Ben Wilson, chairman of the New Zealand Uber Drivers’ Association, said his organisation was building a legal case against Uber that would prove drivers suffered a drop in income and an increase in workload from the pricing changes.
“Lots of the drivers were former taxi drivers who came to Uber because they thought it was a better service, but with these price cuts they are having to go back to traditional taxi driving.”
Auckland driver Leon Leang Khan had also stopped working for Uber and, saying drivers “cannot make a living” from the company.
“They are very upset and they are leaving the company. Uber is running out of drivers.”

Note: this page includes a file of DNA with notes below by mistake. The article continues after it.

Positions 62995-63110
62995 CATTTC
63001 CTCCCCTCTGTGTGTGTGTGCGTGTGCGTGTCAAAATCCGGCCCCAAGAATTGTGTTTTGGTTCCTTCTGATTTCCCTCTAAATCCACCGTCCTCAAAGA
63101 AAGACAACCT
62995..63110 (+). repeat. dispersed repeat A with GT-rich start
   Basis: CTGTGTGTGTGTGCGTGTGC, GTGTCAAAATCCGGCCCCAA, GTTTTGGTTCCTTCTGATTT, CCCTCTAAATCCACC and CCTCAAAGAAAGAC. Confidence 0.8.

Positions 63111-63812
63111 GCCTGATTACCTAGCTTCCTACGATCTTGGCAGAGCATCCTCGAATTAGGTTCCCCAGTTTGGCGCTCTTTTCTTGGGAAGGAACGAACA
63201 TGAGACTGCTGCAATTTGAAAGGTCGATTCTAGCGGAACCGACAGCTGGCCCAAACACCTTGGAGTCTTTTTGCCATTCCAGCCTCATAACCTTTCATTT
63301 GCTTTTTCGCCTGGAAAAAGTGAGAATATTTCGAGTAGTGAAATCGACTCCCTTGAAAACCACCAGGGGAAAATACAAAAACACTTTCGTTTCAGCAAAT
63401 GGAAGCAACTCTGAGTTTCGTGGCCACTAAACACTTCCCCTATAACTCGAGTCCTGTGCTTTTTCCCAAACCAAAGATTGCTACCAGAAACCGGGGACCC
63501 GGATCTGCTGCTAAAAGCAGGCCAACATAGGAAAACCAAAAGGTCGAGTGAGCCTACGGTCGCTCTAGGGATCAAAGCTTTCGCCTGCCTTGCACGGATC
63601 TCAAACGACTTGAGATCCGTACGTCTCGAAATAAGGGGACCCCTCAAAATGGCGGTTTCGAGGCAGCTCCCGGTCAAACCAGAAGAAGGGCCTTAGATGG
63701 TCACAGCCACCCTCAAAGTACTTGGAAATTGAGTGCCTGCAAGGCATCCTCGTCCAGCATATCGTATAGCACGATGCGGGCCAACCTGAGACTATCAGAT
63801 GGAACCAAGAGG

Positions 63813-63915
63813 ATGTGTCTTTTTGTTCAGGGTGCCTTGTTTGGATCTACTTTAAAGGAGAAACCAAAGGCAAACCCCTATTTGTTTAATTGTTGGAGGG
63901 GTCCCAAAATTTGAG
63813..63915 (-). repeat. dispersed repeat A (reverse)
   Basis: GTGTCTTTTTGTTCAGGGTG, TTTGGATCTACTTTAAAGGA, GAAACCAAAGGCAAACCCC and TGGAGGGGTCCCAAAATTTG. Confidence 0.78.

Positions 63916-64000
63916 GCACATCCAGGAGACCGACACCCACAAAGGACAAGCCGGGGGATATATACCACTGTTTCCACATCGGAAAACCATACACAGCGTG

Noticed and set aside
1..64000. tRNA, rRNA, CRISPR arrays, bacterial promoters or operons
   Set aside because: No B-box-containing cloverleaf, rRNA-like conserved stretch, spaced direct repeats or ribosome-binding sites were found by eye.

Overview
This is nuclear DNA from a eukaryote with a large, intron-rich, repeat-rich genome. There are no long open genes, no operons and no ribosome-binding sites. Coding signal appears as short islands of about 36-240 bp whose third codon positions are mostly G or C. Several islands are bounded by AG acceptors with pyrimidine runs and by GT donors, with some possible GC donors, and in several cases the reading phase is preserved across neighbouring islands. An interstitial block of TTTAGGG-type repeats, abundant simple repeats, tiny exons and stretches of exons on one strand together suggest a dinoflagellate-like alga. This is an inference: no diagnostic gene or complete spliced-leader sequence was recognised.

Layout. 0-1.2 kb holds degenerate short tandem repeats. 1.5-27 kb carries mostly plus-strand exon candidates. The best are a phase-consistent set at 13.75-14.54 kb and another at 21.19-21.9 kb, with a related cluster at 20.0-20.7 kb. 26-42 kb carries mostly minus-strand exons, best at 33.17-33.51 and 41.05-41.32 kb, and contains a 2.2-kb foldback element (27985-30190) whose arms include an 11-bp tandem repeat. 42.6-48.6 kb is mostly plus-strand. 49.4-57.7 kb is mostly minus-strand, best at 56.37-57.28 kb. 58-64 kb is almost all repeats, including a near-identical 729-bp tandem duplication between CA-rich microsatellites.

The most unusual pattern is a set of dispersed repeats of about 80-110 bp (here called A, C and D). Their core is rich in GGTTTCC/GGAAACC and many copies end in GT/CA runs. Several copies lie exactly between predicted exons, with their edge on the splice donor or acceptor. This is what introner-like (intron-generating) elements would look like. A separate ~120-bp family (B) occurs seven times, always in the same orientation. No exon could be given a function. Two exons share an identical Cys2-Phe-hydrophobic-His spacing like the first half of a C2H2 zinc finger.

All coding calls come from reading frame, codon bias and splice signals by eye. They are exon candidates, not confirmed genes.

The good thing is that the market will test if these claims are true.
If Uber does run out of drivers, then fewer people will use Uber, and Uber will make less money. If I have to wait too long for an Uber driver, I’ll grab a taxi instead.
No one has to work for Uber. They will only do so if it is worthwhile to do so. The entry costs to become an Uber driver are very low, which means so are the exit costs. That is different to taxis where you may have to pay tens of thousands of dollars to buy into a firm.
I’m not saying Uber got it right with their price drop. As a consumer obviously I like cheaper prices. But at the end of the day if drivers can’t earn enough, they won’t drive for Uber.